Dannel laughed again. “You’re right. Jake is so smart, he’d never dung up the barn. Hans told us he can conduct all Hans’ business for him when he’s not around.”
Aben saw Jimmy and his friends coming down the street, and he motioned toward them.
Dannel stood. “Let’s hide this in the barn. You don’t want some idiot stealing it, and trying to fit it on a plow horse. Best not let even Jimmy’s friends know yet. Once Queenie can wear it and people see it on her, they won’t be able to steal it and try to fight a claim.” Dannel took it into the barn, and they hid it up in the small loft behind the extra straw.
“Thanks again, Dannel. I didn’t know how I was going to save up for a saddle.”
He grinned. “No problem. Now you just have to buy yourself a winter jacket.” They walked back inside to the work shop.
Since Aben guessed that Seavan had wanted him to get a dragon hide item also, he told him about the saddle as soon as he saw him.
Seavan smiled, but it wasn’t as broad a smile as when he was completely happy. “I’m glad, Aben. You’ll have to show me before I leave.”
Dannel rolled his eyes. “Man, Seav. You act like you’ve just been sentenced to the pit. Equal heir your dad asked for, and I didn’t hear anyone quibbling about it. Once you get down there, you can get a wingdeer or whatever you want. You’ll have your own apartment — a big apartment, and you can buy whatever clothes you want.”
Seavan shook his head as he scraped the cow hide again and again.
“Seavan, I asked my dad before we got here about you. I’m giving you half my inheritance. Act a little enthused, will you?”
Seavan just kept scraping the hide, not even lifting his head to acknowledge him.
Dannel snorted in disgust. “I’m going to go find your brother. Maybe we’ll go hunting.” He studied Aben a moment.
Aben picked up his sheep skin and set the frame over the benches to work on it — another hide worked only on one side to keep the soft wool on top.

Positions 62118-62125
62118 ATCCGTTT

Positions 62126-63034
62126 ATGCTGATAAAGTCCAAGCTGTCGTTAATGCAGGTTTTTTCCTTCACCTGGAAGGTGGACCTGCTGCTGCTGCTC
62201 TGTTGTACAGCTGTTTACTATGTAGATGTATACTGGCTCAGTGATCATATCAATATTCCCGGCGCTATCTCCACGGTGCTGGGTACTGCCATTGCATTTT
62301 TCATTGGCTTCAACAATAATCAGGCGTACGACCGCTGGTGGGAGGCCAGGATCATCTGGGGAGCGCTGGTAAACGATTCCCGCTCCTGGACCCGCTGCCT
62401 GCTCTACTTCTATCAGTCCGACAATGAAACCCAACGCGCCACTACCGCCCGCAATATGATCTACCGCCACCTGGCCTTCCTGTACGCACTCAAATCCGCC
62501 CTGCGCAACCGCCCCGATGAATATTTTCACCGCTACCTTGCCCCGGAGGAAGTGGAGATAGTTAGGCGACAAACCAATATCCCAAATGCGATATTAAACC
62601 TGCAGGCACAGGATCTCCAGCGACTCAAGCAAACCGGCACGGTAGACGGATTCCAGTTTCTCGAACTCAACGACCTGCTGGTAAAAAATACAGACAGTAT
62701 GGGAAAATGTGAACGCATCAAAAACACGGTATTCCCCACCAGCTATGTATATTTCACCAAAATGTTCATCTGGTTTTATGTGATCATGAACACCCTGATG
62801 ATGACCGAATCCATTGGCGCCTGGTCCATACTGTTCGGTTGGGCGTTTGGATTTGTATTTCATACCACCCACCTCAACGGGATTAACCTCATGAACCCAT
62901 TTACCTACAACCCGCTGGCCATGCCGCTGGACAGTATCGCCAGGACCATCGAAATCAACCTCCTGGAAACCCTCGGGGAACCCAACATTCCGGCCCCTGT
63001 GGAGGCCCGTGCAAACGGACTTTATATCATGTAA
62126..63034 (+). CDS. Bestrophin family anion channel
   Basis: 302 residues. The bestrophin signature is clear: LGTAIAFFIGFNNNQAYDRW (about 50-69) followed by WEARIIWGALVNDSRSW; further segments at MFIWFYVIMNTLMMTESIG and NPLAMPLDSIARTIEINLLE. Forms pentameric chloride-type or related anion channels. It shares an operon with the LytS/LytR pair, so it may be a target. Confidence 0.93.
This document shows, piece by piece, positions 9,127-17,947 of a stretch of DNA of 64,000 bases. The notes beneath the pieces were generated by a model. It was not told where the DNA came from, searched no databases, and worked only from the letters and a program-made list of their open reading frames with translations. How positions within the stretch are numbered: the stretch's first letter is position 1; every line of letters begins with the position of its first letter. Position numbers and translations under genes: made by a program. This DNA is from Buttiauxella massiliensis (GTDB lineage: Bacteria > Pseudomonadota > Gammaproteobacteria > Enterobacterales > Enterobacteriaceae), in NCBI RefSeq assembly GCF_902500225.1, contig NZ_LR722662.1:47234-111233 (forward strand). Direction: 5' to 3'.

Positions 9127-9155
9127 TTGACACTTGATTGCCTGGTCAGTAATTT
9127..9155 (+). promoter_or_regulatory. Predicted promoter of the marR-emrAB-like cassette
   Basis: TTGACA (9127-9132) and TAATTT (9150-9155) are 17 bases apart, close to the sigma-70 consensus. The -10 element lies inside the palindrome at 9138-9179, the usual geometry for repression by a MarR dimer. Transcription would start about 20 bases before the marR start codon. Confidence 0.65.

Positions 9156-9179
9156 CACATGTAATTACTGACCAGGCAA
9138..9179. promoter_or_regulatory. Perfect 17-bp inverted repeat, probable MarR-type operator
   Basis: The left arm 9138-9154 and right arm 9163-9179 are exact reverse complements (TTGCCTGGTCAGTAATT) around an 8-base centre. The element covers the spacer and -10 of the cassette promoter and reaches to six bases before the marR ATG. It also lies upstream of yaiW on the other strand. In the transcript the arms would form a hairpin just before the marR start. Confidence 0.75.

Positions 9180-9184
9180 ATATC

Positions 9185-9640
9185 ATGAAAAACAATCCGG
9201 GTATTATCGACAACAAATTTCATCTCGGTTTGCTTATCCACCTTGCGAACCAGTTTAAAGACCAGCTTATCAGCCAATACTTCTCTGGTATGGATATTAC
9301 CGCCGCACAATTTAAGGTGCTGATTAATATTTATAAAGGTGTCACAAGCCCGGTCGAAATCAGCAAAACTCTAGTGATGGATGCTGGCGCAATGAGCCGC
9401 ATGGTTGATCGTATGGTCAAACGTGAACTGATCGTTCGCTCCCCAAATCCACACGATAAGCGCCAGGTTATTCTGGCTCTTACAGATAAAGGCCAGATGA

Dannel left them.
Seavan threw his scraper across the room. “I’m an ungrateful bastard, right? I should be overjoyed. I’m like those people he talked about.”
Aben let him rant on. He knew he just needed to let off steam. After his rant, Seavan went upstairs to sleep. Aben decided to go see Queenie.
“Why, Aben?” Dannel asked.
Aben whirled around, still keeping a hand on Queenie’s back, rubbing her itchy spot. “Why what?”
“Why is he mad at me?”
“He’s not mad at you. He’s just going to miss his family. Give him a bit of time, okay? It’s hard to move away from everything you’ve ever known.”
Dannel leaned against Skyler. “Guess you would know.”
“Yeah. I told him he could visit every month with you. He can, can’t he?”
“Sure,” Dannel said quickly. “He’ll get to visit.”
Aben felt a sinking in his gut. Dannel wasn’t lying, but he wasn’t being completely truthful. Seavan wouldn’t be able to visit near as often as Dannel did. That’s why Dannel gave up half his inheritance — so that he wouldn’t be stuck home running the family business.
At dinner, though, Seavan smiled and even asked his uncle some questions about the tannery and how the sewing fit into it. He was trying to appear grateful and enthusiastic.
They were all settled into the work room, and they listened as Ulan and Dan talked about the past and about people they’d known. Aben was glad they’d stopped talking about the tannery. Seavan had tried to be enthused, but Aben could see the strain by the set of his shoulders and jaw.
A knock sounded on the door. “Who could that be in the dark?” Dan wondered aloud as Rigel went to open it.
“Is something wrong,” he asked.
The shadowy figure at the door appeared bent over, and even from across the room Aben could hear his deep intakes of breath as if he’d run a long way. “Need… need Aben… Mia….”
“Frank!” Aben ran around the benches of hides as Rigel let Frank stumble into the room. “What is it? What happened?”
“Mia….” He took more deep breaths. The light in the room highlighted a bleeding scrape along the left side of his face. “Mia’s gone. Can’t find her. She wouldn’t run off. Scared… she was scared of dragons.”
“No! If he hurt her… if he….” He bit his lip to keep from speaking. It was Raven’s fault. He knew it was. And he wanted to pound him until he brought Mia back.
Dannel swore. “He’s not talking about your little sister, is he?”
Seavan was beside him now. “Think, Aben. Where do you think he’d take her? Rigel, run and get Petri Neville. He was a witness. If that girl is hurt, Raven Archer will not get away with it.”
Dan stood and nodded to Rigel who then shot out the door. “What was the exact threat, Seavan? Maybe that will give us a clue about where to look.” Dan directed Frank into the chair near the door.
Vanya who had apparently left the room now rushed back in with a wet cloth and first aid supplies. “Let me look at that bruise.”